As at this morning, at least seven pupils are being treated for shock and minor injuries after a dormitory at St Augustine Primary School in Mombasa, Kenya, caught fire on Sunday night. The girl's dormitory accommodated 135 pupils caught fire at about 11.30 pm.
Dozens of secondary schools across Kenya have been deliberately set on fire and the authorities struggle to pinpoint why.
In the last three months, 117 Kenyan schools have been partially burnt by arsonists.
Yet the arson attacks, which are countrywide, don't seem to correspond to any of the usual ethnic, geographical or socioeconomic fault lines that often spark tension in Kenya.
A confidential report by the police and education ministry seen by AFP identifies a clear pattern of behaviour in the planning of the crimes, as the authorities struggle to contain the dangerous acts.
The fires "mainly affect dormitories where students sleep, and appear well coordinated because so far students have never been caught by the fire, meaning they escape well in advance with prior knowledge," the report said.
In response, education minister Fred Matiang'i has held several meetings with teachers, religious leaders and police, and more than 150 students have been arrested so far.
But the problem persists. Identifying those orchestrating the attacks is proving difficult.
The media has relayed fears of parents for their children's safety along with strongly-worded editorials condemning the incidents as symptomatic of a soft touch approach to parenting and education in Kenya today.
"An education system in which students burn hostels and destroy school property every day is an indictment of the collective ethos of a nation. It is a shame and a reflection of a society gone haywire," the Daily Nation newspaper thundered on Thursday.
The government has meanwhile seized upon recent reforms designed to stop epidemic levels of cheating to explain the fires.
They say the burning schools are a form of punishment from a "cartel" formerly linked to the country's exam-setting body, which used to profit handsomely from selling papers and answers.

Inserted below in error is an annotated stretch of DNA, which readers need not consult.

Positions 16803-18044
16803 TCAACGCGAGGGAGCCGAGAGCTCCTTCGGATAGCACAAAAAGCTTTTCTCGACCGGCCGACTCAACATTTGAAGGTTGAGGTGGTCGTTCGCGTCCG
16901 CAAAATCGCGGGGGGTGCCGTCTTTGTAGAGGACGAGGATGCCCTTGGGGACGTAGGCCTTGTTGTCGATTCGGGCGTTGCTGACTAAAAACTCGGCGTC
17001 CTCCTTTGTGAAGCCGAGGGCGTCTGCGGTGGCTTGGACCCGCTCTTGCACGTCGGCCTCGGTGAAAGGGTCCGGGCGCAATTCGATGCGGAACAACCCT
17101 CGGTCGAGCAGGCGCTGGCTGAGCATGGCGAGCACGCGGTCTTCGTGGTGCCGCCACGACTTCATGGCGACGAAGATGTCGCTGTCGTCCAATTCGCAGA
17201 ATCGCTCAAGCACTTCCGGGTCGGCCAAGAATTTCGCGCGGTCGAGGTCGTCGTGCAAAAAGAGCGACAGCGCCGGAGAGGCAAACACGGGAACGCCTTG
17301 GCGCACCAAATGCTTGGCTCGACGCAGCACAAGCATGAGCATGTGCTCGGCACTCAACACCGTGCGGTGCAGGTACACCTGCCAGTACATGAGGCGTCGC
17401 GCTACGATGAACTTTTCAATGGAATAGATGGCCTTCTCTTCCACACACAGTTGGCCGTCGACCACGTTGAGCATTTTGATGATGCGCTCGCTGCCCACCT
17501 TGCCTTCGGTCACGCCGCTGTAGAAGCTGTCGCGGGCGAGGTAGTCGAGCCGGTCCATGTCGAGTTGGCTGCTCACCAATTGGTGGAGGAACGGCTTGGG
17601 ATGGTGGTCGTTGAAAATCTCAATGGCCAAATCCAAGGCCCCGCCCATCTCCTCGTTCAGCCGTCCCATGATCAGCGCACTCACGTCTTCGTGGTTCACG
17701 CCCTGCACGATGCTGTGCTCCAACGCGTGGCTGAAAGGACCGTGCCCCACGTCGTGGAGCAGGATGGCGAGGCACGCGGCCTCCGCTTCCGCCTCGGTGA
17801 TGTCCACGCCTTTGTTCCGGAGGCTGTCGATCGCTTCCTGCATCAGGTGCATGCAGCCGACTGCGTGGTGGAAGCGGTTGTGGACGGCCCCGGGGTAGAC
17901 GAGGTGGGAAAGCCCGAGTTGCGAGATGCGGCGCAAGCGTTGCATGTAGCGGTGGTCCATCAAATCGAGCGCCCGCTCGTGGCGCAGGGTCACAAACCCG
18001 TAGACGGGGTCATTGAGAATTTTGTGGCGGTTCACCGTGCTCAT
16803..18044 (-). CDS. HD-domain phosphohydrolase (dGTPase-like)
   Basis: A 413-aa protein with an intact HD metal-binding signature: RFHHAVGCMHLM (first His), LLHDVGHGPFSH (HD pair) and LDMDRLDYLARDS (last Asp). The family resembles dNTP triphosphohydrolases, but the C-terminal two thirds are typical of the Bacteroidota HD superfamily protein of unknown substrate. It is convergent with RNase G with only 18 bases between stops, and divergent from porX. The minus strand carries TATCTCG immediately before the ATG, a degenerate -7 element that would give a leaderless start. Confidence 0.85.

Leaked exam questions were exchanged by text messages and on social media, with some sold for around $10.
The cheating ring was dismantled in March 2015 and several senior figures from the government agency were arrested.
Others blame students themselves, saying they are scared of failing their exams, and still more point to their parents, whom they say are angry after losing out financially due to the cheating crackdown.
The role of education minister Matiang'i is also a suspected factor, following months of complaints from teachers, students and parents against his tough approach.
Matiang'i has effectively reduced the length of the school holidays by modifying the scholastic calendar, and has altered the allocation of funds for school supplies, angering the education establishment.
He has carried out surprise visits to schools, publicly taking teachers to task in a way that has reportedly left them feeling humiliated.
The minister has earned the nickname "Magufuli" as a result, in reference to the tight ship administration run by the Tanzanian President John Magufuli, who has cracked down on ministerial incompetence and wasteful public spending.
Students have exams coming up in October. How safe are they?